On June 3, 1986, Customs agents again visited Segall and asked her to provide the records requested on May 12. When Segall responded that she didn't know which records were required, the agents produced a summons specifying the documents. Segall then asked one of the agents what the problem was, and the agent replied that Customs records showed that Segall had received $173,000 in refunds on behalf of Cementos, but had not disbursed the funds. At that point, Segall stated that she had "received very little of the refunded duties."
The government later discovered that between March 6, 1986 and March 19, 1986, Segall endorsed and deposited the 680 checks, totaling over $173,000, into her bank accounts in Gardena and San Diego, California. On July 31, 1986, a federal grand jury indicted Segall, charging her with three counts of violating 18 U.S.C. § 1001 based on her false statements made to the Customs agents on May 12, 1986, and June 3, 1986. After a jury trial, Segall was found guilty on all three counts and was sentenced to three years imprisonment to be followed by five years probation.
On appeal, Segall raises two issues. First, she argues that the section 1001 counts are multiplicitous because one false statement is artificially divided into three counts. Second, she contends that the trial court abused its discretion in permitting the prosecution to elicit evidence that Segall had withdrawn refund monies from her bank accounts.
At oral argument, Segall abandoned an "exculpatory no" defense she had asserted in the district court and on appeal. The "exculpatory no" doctrine is an exception to criminal liability under 18 U.S.C. § 1001. It permits a person to make a false statement denying involvement in a crime without incurring additional criminal penalties, provided certain requirements are met. United States v. Medina de Perez, 799 F.2d 540, 546 (9th Cir. 1986). One of the requirements is that the statement must not be the type that impairs or perverts an investigative agency's functions. Id. Here, Segall's false statements plainly impaired Customs' ability to investigate the complaint by Cementos. Thus, as the district court held, the "exculpatory no" doctrine is not applicable.
"Multiplicity is the charging of a single offense in more than one count." United States v. Israelski, 597 F.2d 22, 24 (2d Cir. 1979). "There is `no bright line . . . dividing charges comprising a single offense from those comprising separate and distinct offenses.'" United States v. Kennedy, 726 F.2d 546, 547 (9th Cir. 1984) (quoting United States v. UCO Oil Co., 546 F.2d 833, 835 (9th Cir. 1976), cert. denied, 430 U.S. 966, 97 S.Ct. 1646, 52 L.Ed.2d 357 (1977)).
In the present case, the first two counts of the indictment charge Segall with making false statements on May 12, 1986. Count One charges that she lied when she told the agents that she had only started receiving the refund checks two or three weeks prior to the May 12 meeting. Count Two charges that she lied when she told the agents that she had only received $6,910.30 in refunds as of May 12. The third count charges that Segall lied on June 3, 1986, when she informed the Customs agents that as of June 3 she had received "very little" of the $173,000 in refunds. Segall contends that the three statements are not distinct but are repeated iterations of the initial assertion. We disagree.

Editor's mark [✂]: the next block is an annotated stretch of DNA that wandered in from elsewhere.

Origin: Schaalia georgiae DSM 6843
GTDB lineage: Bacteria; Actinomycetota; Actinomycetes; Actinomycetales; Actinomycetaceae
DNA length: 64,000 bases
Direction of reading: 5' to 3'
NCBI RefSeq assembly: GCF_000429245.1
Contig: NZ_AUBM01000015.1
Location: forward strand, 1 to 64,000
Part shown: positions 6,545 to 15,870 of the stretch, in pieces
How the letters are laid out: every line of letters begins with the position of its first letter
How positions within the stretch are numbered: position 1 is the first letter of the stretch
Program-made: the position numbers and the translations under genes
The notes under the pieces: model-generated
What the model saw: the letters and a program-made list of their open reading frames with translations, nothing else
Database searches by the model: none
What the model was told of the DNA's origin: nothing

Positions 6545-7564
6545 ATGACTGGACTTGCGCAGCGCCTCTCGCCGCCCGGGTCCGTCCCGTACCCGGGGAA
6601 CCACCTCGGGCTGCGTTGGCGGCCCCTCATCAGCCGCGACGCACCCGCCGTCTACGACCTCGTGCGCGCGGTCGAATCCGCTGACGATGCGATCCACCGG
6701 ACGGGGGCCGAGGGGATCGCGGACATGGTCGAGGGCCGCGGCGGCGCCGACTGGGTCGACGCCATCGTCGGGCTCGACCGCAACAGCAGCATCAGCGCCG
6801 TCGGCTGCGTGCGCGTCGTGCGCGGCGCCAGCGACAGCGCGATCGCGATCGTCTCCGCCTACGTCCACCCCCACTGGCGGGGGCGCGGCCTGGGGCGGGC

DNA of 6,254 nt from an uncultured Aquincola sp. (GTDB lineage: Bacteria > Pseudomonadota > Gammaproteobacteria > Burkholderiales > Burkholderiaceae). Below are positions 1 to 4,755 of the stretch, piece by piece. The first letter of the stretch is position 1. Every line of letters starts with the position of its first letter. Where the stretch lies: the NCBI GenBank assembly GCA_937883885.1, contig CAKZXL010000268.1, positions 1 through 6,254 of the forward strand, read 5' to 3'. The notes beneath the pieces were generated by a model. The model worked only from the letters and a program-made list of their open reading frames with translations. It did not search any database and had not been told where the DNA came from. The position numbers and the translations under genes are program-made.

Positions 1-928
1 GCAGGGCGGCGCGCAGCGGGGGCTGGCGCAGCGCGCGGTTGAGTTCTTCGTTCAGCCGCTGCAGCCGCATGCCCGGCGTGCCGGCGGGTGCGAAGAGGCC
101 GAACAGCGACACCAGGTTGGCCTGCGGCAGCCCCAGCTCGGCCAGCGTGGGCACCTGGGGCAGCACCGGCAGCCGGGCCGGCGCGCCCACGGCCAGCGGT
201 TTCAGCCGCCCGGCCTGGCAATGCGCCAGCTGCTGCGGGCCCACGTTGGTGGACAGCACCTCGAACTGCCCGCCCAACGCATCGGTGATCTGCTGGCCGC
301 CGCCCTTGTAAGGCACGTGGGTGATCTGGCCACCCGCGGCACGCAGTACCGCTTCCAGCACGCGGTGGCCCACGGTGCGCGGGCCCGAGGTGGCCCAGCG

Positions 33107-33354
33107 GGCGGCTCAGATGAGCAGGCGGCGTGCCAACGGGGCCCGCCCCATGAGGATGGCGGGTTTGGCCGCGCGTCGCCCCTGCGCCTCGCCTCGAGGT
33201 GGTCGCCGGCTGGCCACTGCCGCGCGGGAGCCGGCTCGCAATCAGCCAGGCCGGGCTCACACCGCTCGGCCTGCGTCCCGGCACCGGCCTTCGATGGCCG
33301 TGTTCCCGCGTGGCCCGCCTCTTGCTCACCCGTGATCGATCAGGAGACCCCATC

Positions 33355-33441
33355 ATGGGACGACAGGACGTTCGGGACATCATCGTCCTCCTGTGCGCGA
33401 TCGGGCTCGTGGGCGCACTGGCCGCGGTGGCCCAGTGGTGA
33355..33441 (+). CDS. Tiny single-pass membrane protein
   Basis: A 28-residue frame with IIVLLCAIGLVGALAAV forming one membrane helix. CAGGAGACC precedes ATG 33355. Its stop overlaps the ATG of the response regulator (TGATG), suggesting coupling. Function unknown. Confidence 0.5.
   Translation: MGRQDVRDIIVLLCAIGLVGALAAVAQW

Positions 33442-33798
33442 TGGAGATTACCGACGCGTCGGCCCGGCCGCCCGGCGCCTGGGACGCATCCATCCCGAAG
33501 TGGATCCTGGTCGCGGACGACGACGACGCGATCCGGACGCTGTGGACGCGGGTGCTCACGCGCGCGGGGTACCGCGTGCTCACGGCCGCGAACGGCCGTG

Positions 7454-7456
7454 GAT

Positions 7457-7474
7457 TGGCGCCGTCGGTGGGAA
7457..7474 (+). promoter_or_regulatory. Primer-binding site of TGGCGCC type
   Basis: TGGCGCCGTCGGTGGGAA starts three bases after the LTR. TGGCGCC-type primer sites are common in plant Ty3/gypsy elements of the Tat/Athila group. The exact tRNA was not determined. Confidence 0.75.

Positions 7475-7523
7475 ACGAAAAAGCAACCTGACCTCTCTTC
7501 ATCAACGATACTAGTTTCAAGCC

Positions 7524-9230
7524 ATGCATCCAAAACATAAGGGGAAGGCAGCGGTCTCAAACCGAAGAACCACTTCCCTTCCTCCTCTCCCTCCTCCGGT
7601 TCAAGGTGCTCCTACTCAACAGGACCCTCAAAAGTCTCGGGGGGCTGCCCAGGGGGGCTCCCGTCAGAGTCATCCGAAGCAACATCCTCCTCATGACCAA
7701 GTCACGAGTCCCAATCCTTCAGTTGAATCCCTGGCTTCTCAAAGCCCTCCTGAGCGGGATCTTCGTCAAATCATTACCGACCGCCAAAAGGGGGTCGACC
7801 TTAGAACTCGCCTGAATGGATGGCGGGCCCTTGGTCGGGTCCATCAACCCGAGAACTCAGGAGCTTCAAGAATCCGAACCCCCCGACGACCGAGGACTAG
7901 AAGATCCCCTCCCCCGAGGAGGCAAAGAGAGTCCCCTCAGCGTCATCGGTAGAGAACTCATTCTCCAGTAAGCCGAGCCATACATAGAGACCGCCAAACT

Although "where identical false statements . . . are made in response to identical questions, the declarant may be convicted only once", United States v. Olsowy, 819 F.2d 930, 935 (9th Cir. 1987), we have previously held that each nonidentical false statement made or document prepared or used may be charged as a separate violation of section 1001. UCO Oil Co., 546 F.2d at 839; see also United States v. Bennett, 702 F.2d 833, 835 (9th Cir. 1983) (upholding multiple convictions for submitting subsequent documents summarizing earlier false statements).
The government argues that each of Segall's statements were separate lies that hindered the Customs Service in carrying out its regulatory responsibilities. See Gebhard v. United States, 422 F.2d 281, 289 (9th Cir. 1970) (Although we found the counts multiplicitous, we stated "[i]f [the accused] in fact told separate lies, each of which could have hindered the grand jury in its investigation, then he could properly be separately charged for each lie."). On May 12, Segall told the agents that she had only started receiving the refund checks two or three weeks previously. According to the government, this false statement effectively delayed the running of the sixty-day period for accounting for the refunds, and, as a result, Customs gave Segall additional time to comply with the record-keeping requirements of 19 C.F.R. § 111.22. The second false statement allegedly was also made on May 12 when Segall informed the agents that the total refunds received to that point was $6,910.30. The significance of this statement to the government was the indication that some administrative glitch prevented the 680 checks from reaching Segall within a reasonable time after they had been mailed on March 3, 1986.